Experiencing the Rainy Season
Originally posted on Aug 10, 2016
When the rain came I thought you’d leave cause I knew how much you loved the sun
– Rod Steward, Mandolin wind
It starts around 3:30 pm with the buildup of clouds over Doi Suthep in the west. The puffy cumulus clouds shoot up thousands of feet, turning dark with the promise of a daily afternoon rain. The last two rainy seasons have been anything but rainy. One or two hard rains in all that time, when normally the downpours are daily. The reservoirs are the lowest they’ve been in 50 years, when normally they are overflowing at this time. The rice fields struggle to produce one good crop when some years there are three.
Today the clouds build and build and darken, but then they begin to dissipate and like in those National Geographics movies of the Serengeti that are still popular on Animal Planet, we gazelles and wildebeests stare up at the clouds wondering if this year the rains will come again.
The rains bring big changes in our lifestyles here. Gone are the smoggy days of March and April, gone are the 40ͦ C days of the hot season. Now the mornings are glorious. The temperatures, perfect. The other day at the golf course, looking up at the beautiful cloud formations over the mountains, I thought, if I am a really good boy in this life, and I get to heaven, this is what the weather will be like.
But there is another side to the rainy season.
Since the rains begin in mid-afternoon they are sure to catch us all as we head home from work or school, right during the evening rush hour. Now we aren’t talking about a Seattle-type rain where you have to put out your hand palm up and still wonder if it is raining. It isn’t even like taking a shower-type rain. It is more like a bucket being poured over your head-type rain. And when it happens as you are riding your motorcycle home, it could be a bit of an inconvenience.
For some reason, motorcyclists tend to speed up as the rain pours down. Maybe they are thinking that if they get home faster they won’t get so wet. That never works. I always pull over, look for a shop awning and just wait out the storm. The downpour usually lasts only an hour or so. I’m retired. I have no appointments to keep.
Highway underpasses are popular places to stop and keep dry – but they are dark and cars speeding home during the downpour sometimes don’t see them, often with dire consequences. Roads outside of town get covered with flowing water. I once thought I was going over a mere puddle where the water had overflowed the rice field on my right and was emptying into the one on the left. When the water flowed over my spark plug and my engine stalled I had visions of being washed away, my body being found in a distant rice field. Luckily I was able to walk the bike out of the flood. Now that I am older I realize that relying on luck in a flood like that is not a great game-plan.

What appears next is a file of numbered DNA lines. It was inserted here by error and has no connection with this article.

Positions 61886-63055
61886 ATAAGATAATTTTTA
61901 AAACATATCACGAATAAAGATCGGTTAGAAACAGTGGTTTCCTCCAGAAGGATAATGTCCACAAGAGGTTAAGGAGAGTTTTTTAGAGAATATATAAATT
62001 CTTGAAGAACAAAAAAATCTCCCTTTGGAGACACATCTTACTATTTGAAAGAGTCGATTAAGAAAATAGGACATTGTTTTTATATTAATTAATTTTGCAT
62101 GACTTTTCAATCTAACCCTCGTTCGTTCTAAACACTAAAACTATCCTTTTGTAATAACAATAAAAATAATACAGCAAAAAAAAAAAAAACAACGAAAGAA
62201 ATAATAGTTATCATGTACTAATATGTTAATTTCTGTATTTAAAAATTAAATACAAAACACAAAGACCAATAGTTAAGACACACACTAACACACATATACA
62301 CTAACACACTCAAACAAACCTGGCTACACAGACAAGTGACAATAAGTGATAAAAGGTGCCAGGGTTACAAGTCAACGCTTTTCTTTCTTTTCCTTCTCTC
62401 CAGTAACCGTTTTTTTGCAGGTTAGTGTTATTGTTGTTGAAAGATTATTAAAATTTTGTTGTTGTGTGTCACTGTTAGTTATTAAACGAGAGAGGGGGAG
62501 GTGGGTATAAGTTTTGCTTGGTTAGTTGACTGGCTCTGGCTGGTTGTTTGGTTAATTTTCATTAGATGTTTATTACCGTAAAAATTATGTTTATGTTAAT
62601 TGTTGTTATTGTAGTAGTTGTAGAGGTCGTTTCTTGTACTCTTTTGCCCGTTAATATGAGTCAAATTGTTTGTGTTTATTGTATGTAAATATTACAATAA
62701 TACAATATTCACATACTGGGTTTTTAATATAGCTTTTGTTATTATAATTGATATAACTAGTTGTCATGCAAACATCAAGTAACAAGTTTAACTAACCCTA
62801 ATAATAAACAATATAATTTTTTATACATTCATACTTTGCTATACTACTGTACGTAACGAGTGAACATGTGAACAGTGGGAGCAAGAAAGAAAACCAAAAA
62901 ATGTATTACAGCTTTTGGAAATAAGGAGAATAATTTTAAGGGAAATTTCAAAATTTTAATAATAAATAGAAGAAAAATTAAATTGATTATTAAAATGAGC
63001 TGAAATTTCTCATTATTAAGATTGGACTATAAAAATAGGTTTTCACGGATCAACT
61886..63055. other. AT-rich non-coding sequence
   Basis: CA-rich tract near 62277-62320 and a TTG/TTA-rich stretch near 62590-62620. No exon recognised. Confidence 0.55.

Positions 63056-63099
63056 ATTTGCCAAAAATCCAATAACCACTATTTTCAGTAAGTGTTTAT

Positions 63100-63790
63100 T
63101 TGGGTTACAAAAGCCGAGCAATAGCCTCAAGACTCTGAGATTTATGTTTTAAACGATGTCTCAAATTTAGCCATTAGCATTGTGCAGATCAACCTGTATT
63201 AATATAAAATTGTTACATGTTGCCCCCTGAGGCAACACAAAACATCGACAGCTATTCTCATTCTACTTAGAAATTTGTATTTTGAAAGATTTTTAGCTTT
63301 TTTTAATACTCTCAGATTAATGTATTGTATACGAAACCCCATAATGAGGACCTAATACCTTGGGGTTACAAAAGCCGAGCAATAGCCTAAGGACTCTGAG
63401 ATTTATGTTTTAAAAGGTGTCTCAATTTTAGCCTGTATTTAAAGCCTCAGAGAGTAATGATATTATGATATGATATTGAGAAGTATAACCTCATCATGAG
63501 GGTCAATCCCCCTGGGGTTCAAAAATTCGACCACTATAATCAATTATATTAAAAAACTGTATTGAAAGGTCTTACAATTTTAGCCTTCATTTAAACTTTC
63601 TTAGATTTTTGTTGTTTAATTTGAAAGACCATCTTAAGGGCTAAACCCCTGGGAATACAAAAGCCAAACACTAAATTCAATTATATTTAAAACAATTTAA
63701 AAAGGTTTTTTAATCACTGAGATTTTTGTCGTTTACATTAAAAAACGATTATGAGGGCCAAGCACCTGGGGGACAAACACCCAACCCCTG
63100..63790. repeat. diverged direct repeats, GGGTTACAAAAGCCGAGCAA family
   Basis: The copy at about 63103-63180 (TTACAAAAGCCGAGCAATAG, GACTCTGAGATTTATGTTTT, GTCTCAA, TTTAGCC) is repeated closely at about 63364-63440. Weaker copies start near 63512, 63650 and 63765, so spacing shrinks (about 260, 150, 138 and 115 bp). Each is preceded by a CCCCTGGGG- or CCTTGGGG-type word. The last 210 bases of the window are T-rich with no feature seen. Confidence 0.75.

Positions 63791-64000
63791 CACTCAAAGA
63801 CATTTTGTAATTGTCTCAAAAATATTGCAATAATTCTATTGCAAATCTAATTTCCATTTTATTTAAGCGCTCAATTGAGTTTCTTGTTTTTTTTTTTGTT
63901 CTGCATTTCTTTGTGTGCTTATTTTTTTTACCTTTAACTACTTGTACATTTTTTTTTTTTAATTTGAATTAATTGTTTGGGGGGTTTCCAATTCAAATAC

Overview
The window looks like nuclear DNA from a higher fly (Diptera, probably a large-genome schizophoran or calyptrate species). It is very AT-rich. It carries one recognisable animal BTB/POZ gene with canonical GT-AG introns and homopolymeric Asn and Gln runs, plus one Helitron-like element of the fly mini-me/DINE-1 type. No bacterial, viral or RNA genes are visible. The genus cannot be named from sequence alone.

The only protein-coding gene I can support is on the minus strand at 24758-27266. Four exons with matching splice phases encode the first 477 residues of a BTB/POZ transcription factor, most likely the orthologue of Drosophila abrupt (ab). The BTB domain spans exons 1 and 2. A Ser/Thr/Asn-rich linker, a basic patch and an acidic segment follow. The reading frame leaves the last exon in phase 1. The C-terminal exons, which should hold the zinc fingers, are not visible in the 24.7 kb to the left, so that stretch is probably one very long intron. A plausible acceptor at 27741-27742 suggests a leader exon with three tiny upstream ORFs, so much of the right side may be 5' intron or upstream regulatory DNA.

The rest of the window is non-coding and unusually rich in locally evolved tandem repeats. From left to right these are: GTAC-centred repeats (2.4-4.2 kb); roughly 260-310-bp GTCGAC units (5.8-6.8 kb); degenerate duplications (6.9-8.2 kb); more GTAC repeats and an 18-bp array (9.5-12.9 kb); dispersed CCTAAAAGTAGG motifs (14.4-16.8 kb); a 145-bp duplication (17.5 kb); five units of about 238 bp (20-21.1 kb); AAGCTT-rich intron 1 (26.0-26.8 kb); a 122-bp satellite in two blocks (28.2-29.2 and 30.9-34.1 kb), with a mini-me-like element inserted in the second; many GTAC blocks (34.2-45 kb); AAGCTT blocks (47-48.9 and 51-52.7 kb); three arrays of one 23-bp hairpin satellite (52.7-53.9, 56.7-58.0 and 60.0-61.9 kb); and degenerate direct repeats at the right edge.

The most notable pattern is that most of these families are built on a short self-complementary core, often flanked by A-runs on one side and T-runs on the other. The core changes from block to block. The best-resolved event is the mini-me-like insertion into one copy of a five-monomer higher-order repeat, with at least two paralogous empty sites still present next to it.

Houses get washed away, animals die. One night a few rainy season ago we lost our entire flock of ducks who were in an enclosed pen by the side of our stream when, after a huge downpour, a flash flood came by. It rose to more than 3 meters above normal and as incongruous as it may sound, all our ducks drowned. My heart is out to the people whose homes get treated in the same way during rainy season floods.
For those who don’t get along too well with creepy crawlies, the rainy season will be a bit more challenging. This is when the insects proliferate, especially the ants. Ants look for a place to get out from the flooded ground, and what better place than right in our homes. Currently, I have counted 6 different ant species living in our kitchen. And of course there are those biting red weaver ants who live in the tree right outside my kitchen door.
Much more dangerous are the mosquitoes and the diseases they bring. The rainy season is the time for dengue fever and Japanese encephalitis, aka “sleeping sickness”. Both are often lethal especially to younger children. Insect repellent is probably a good investment at this time.
Snakes like the cool of the rainy season. We have had egg-eating snakes that have spoiled my breakfast omelets many a rainy season morning. They steal my bantam chicken eggs and swallow them whole by unhinging their jaws. Later, after cracking the egg inside their bodies, they regurgitate the whole crushed shell in one piece. I found a 2 meter long black egg-eater in my tool shed once. It jumped up and ran between my legs and headed straight for the canal, being quite familiar with our back yard. Some species of egg-eating snakes are toothless, the better to swallow those eggs. I’m hoping that this was one of them.
Then there is that 3 meter python that lives in the canal. I really want to catch him, revenge for our ducks and chickens that have gone missing. But then again, 3 meters? Maybe I don’t want to catch him after all.
I write these blog posts in my head. Then when I get to my computer, the words just pour right out. I am now writing this post in my head as I drive my 125cc Honda Dream home from an afternoon at the U.S. Consulate here in Chiang Mai. I usually avoid driving in the afternoons but couldn’t avoid it today.
Those clouds that were earlier dissipating over Doi Suthep are beginning to darken again. I can feel in my sinuses the barometric pressure building. We gazelles and wildebeests look up expectantly. Will it rain? Should I speed up to get home before I am soaked, or look for a shop awning?
The hard rains always start with very large drops. When you get hit by a large droplet, you know that a few seconds later a bucket will be dumped on your head. A misty few drops splash across my helmet’s faceplate. Maybe I’ll get home before it rains.
And as I think that, a huge drop of rain slams against my helmet.